Jenifer Whitten Woodring

Jenifer Whitten-Woodring, Political Science, Peace & Conflict Studies, Global Studies

Jenifer Whitten-Woodring, Political Science, Peace & Conflict Studies, Global Studies

Assistant Professor
Phone:
978-934-4242
Office:
Coburn Hall 106 Office Hours: On Sabbatical for Spring 2014

Expertise

Media & Politics, Human Rights, Repression & Dissent, Political Communication and Research Methods

Educational Background

Ph.D. in Politics and International Relations, University of Southern California

M.S. in Radio, Television and Film, Syracuse University

B.F.A. in Communication, Emerson College

Biosketch

Jenifer Whitten-Woodring is an Assistant Professor of Political Science Department at the University of Massachusetts Lowell. Her research focuses on the causes and effects of media freedom and the role of media in repression and dissent. Her articles have been published in The Journal of Conflict Resolution, International Studies Quarterly, and Political Communication. Her teaching focuses on intersections of media and politics and repression and dissent. She also teaches quantitative research methods. Courses developed at UMass Lowell include: Media and Politics (with a comparative focus), the Politics of Repression and Dissent, Political Communication, Political Analysis, and Advanced Research Methods.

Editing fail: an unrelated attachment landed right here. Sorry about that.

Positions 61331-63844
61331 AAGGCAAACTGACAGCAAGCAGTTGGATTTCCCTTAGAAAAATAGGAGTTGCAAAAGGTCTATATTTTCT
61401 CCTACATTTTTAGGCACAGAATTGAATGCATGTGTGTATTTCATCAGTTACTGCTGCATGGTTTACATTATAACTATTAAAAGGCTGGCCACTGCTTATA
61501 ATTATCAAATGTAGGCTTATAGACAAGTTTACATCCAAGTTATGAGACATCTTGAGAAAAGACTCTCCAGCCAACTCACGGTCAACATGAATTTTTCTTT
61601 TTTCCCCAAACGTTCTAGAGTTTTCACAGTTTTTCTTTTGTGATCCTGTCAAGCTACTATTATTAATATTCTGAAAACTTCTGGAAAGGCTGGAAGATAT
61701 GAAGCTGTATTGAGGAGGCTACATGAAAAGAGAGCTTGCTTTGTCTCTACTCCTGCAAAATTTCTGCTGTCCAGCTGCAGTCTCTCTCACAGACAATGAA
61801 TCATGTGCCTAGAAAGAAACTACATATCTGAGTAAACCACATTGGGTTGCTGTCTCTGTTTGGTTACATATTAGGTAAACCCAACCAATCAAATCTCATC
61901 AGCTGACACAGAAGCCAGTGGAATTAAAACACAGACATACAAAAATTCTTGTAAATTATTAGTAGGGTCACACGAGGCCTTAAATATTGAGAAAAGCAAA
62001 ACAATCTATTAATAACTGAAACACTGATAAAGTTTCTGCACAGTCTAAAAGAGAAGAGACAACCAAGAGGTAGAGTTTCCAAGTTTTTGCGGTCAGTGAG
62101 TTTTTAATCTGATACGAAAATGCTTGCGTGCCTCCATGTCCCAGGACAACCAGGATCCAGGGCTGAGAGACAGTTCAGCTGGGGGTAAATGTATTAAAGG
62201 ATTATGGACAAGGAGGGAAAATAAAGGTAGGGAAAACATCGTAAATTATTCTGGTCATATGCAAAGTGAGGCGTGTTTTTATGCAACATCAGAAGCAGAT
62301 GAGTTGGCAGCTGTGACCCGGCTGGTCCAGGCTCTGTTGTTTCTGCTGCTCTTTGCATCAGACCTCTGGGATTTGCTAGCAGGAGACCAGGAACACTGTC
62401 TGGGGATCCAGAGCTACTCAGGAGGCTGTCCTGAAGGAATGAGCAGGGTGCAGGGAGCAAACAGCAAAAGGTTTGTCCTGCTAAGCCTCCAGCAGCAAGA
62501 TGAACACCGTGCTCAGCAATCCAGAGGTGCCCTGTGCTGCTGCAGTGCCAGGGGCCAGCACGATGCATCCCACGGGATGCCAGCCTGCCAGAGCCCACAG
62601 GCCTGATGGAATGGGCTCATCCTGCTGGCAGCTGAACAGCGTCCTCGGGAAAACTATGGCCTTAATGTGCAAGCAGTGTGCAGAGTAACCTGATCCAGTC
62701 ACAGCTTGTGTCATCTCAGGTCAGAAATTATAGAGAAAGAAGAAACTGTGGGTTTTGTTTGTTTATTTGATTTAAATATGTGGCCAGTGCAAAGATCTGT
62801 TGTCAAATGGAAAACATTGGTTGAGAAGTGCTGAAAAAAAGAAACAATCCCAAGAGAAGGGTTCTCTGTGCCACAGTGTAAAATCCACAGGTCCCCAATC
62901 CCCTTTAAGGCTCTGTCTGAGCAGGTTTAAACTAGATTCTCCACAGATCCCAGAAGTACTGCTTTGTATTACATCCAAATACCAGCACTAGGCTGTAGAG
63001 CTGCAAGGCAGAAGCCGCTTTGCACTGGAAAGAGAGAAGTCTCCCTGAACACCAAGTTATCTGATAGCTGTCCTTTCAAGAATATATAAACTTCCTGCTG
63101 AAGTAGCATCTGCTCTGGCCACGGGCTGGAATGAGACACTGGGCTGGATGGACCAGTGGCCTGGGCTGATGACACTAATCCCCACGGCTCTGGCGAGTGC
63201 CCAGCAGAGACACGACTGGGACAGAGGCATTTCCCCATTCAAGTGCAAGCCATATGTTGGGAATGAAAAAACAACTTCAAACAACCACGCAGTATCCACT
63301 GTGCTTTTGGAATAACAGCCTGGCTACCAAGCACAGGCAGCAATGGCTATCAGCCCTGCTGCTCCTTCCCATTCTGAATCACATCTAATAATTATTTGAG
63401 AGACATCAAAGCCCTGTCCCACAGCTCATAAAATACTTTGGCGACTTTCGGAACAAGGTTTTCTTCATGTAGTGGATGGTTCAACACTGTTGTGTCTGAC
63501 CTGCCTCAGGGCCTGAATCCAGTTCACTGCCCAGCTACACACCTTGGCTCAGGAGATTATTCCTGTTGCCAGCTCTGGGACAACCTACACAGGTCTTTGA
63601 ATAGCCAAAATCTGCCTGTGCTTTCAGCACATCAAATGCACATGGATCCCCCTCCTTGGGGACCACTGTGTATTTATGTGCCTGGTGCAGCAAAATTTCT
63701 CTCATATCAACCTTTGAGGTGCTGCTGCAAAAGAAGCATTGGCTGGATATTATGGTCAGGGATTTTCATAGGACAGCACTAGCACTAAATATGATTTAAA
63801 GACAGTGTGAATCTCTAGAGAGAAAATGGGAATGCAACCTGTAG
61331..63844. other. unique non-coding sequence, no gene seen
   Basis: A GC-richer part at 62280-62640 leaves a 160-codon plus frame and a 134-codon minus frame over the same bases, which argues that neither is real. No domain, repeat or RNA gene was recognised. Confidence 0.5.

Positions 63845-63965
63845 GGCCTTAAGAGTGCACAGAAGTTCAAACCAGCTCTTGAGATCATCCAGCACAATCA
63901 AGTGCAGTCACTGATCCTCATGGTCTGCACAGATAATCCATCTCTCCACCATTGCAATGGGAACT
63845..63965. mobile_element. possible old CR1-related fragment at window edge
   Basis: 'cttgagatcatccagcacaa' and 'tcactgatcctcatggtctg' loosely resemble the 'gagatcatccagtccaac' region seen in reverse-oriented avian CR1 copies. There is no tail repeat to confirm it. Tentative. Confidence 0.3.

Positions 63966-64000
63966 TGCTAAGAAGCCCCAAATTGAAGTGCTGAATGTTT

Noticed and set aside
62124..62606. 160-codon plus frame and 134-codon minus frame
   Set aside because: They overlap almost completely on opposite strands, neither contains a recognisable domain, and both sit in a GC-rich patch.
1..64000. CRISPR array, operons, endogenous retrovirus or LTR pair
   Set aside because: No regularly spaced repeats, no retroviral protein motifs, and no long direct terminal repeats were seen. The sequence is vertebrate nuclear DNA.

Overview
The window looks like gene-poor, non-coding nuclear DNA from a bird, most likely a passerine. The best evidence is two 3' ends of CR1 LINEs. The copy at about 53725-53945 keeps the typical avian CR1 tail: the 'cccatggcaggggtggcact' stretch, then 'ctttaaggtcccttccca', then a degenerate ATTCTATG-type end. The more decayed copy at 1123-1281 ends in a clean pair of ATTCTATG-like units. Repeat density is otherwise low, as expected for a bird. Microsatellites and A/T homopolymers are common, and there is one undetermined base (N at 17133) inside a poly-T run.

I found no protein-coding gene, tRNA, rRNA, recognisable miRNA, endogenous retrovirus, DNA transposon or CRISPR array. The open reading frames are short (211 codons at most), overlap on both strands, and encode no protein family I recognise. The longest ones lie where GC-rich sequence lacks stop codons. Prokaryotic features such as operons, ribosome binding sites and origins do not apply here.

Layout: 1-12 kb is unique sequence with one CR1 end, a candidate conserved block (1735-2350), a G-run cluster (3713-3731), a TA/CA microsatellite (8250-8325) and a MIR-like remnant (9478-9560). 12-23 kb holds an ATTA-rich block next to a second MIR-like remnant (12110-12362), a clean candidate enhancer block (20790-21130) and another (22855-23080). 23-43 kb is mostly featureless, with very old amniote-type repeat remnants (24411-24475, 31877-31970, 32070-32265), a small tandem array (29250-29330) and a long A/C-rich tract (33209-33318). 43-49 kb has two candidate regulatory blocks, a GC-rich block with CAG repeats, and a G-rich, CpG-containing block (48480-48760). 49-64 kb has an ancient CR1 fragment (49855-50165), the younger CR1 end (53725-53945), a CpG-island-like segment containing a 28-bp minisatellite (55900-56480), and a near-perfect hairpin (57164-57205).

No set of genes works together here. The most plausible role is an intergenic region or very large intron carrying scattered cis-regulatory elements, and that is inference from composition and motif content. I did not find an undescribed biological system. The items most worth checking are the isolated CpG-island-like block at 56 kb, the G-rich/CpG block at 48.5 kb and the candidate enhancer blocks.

Prior to becoming a political scientist, Whitten-Woodring worked as a journalist in print and broadcast media and received five first place awards from the New York State Associated Press Broadcasters Association. She became particularly interested in media freedom and the relationship between media and politics when she was a journalism instructor and student newspaper adviser, first at Cedar Crest College and then at California State University at San Marcos. To pursue these research interests, she went back to school and completed her PhD in Politics and International Relations at the University of Southern California in 2010. She also has a master’s degree in Radio, Television, and Film from Syracuse University’s Newhouse School.

Research